The Maritime History of the Great Lakes
British Whig (Kingston, ON), June 24, 1834

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p.2 Launch - Last Thursday at 12 o'clock A.M. the Rapid Steam-Boat constructed on Mr. Sanford's plan, was launched, the instant she started on her ways, the band commenced playing God save the King. As one third of her length entered the water, a part of the ways broke. And to the regret of a vast concourse of people, she suddenly stopped. The Cobourg Steamer, after making three ineffectual efforts to drag her into her destined element, went away in a pet and left her to her fate. The Kingston, commanded by Capt. Ives, resumed the task, and on the very first attempt, took her off in fine style. On her arrival at Mr. Norton's Wharf, she was cheered by a vast concourse of spectators. - appears as light as a feather, swims like a duck, and draws but 15 inches water. Upwards of 300 persons went aboard to honor her with additional cheers, the weight of whom, scarcely sunk her 3/4 of an inch. She is surely a rara avis in terris, the only one of the kind in America, perhaps in the world, - of a beautiful model, strong as iron and timber could make her, buoyant as a piece of cork, steady as the hills. It is the opinion of almost every person who saw her in the water, that she cannot fail answering the purpose for which she was made. A very sumptuous collations was got up, for the occasion, by the building committee, open to all who chose to partake. A number of loyal and appropriate toasts were given, the band playing to each, in fine style. The greatest glee and hilarity prevailed through out the day; no accident of any kind, or disturbance of any nature took place. This certainly was a very singular circumstance, considering that there were between three and four thousand persons present. The middle of July is the time appointed, for her trial trip. Great praise is unquestionably due Mr. Sanford, for the expeditious and masterly manner, in which he has executed the duties devolving on him as a superintendent, and master builder. - May success attend the Rapid. [Grenville Gazette 17th]

We regret to learn, that the United Kingdom broke her shaft on Sunday morning, on her return trip this side of Kingston; the Sir James Kempt towed her back into port. We are informed that she will be in a very short time, resume her regular trips. [ibid]

contracts to be given out on 16th July for St. Lawrence canals. [ibid]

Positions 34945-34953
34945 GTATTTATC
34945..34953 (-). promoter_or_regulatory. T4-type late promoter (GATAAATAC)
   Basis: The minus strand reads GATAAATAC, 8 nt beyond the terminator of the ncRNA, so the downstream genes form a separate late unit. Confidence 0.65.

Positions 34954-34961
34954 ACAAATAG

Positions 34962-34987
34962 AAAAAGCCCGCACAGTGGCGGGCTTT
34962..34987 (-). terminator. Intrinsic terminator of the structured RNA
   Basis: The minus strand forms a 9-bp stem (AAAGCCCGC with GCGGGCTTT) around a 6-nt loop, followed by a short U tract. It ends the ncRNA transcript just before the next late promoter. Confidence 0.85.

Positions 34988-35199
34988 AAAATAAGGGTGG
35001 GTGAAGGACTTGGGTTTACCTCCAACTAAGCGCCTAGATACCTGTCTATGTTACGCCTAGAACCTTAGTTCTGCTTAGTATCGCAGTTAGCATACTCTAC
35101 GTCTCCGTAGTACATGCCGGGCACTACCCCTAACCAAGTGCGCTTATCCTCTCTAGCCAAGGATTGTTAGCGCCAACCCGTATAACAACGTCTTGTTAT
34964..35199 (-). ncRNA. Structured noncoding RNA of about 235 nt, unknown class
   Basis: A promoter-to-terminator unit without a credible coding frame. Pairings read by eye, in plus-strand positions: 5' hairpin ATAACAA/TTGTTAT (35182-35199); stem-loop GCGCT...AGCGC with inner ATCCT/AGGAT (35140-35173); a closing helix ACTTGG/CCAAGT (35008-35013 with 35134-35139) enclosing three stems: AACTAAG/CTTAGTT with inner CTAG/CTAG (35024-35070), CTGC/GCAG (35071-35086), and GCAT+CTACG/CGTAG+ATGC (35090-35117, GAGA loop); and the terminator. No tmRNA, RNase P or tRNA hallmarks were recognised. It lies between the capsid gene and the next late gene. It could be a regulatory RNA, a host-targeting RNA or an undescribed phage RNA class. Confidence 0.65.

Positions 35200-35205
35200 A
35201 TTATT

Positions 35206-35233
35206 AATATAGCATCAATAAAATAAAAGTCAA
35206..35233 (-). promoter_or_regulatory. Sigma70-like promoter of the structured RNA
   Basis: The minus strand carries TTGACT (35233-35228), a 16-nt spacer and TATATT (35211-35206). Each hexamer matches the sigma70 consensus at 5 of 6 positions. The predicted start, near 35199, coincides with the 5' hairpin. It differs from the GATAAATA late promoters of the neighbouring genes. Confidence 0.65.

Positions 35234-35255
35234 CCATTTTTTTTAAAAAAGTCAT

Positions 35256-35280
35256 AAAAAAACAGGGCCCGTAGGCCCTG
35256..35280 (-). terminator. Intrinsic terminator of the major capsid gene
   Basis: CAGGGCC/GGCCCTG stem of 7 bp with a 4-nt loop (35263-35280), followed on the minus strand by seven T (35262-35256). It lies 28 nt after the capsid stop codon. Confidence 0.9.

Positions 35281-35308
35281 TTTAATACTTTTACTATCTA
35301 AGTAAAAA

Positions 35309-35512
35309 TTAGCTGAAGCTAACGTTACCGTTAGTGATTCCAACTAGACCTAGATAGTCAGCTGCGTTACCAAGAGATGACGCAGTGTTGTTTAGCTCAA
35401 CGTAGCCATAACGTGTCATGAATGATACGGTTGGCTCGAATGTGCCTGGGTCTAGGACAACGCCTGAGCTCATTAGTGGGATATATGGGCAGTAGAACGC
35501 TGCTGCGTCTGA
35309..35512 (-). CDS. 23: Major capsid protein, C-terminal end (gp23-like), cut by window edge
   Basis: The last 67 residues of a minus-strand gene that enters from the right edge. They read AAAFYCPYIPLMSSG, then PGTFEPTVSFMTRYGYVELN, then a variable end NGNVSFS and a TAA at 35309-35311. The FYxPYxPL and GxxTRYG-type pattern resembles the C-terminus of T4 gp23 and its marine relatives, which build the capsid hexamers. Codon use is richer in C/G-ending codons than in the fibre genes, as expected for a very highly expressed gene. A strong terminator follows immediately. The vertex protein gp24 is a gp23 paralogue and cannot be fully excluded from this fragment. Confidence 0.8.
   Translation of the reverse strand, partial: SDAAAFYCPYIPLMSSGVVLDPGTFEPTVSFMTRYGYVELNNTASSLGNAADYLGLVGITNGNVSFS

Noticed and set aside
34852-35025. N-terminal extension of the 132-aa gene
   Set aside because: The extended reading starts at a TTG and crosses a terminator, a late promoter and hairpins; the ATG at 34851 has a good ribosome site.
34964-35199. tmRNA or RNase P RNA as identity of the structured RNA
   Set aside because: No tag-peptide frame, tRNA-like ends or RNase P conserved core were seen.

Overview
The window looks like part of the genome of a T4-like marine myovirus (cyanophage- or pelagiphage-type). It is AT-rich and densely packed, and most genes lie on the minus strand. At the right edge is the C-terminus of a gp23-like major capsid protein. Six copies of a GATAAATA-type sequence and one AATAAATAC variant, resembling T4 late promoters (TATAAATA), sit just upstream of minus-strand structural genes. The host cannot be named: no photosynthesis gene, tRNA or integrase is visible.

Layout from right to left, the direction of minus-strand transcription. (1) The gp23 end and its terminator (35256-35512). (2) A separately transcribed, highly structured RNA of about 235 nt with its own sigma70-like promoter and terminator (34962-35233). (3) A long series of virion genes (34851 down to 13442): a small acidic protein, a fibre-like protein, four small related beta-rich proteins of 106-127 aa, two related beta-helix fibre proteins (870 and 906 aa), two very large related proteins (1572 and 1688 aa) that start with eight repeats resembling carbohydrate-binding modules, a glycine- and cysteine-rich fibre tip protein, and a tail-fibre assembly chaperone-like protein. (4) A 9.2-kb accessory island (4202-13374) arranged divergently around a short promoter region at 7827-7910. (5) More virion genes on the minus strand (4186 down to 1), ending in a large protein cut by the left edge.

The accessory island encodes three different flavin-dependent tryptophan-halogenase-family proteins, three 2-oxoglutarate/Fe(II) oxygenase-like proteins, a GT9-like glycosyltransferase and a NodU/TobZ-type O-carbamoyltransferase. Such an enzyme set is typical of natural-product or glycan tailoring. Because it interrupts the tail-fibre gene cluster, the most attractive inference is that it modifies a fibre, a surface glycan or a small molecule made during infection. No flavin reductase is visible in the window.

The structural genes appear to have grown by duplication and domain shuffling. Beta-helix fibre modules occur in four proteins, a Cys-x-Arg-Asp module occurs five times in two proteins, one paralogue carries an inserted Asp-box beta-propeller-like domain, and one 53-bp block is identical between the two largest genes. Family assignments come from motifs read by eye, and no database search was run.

p.3 About ten days ago and prior to our late absence from home, the U.C. Herald published some accusation against the Captain of the Steamboat Wm. Avery. Knowing the contemptible character of that paper, and believing that no respectable person credited one word in its columns, we gave ourselves no trouble to enquire into the facts. Since our return we have seen that the Chronicle, a paper that has some character to lose, has copied the same article, vouching for the truth of it, and the following placard has been extensively circulated about town.


Assuming the circumstances stated in the following paragraph, (which we copy from the Herald of Wednesday,) as facts of which no doubt can be entertained, knowing as we do, the respectable source from which the information emanates, we cannot too severely reprobate the conduct of the Captain of the William Avery. It affords us, however, much pleasure to learn that His Excellency the Lieut. Governor has, with his accustomed regard for the encouragement of Emigrants, appointed our fellow townsman, Mr. Manahan, Emigrant Agent for Kingston, under whose direction and advice a recurrence of such shameful and wicked deception need not be apprehended. The gentleman's appointment has given general satisfaction. Chronicle of June 14th.

"We have seldom found a more flagrant instance of dishonorable cupidity than has been brought under our notice in the following facts. Last Sunday fortnight the American Steam Boat William Avery took on board a number of English Emigrants at Kingston, and the Captain engaged to take them to Toronto. Instead of doing this, he took and landed them at Rochester, and, after staying there two or three days, they had to take a boat and come to Port Hope, and pass from there up to Toronto. But this circuitous route and consequent delays and expense were not all the evil. By being landed at Rochester, the Emigrants had to pay the States heavy duties on all their goods, paying on a gun more than it cost in England. On the following Sunday the same Steamer was again here, and engaged other Emigrants on a similar promise of taking them to Toronto; but a respectable tradesman of the town happened to go on board, and hearing the statement, told the Emigrants that they were deceived, as the Boat never went to Toronto. On finding this, one of the party said that he would go ashore, and made preparations for it; but when the Captain saw and heard this, he rung the bell, and pushed off the Boat immediately. This conduct is the more detestable because, if the Emigrants had been allowed to wait two or three hours longer, the William IV would have come up, and would have taken them to Toronto in gallant style. We hope that some of our townsmen will attend the William Avery when she comes, and prevent her Captain from entrapping our countrymen in his toils. And we would request the Lower Province papers to notice this, and place the Emigrants on their guard before they arrive here."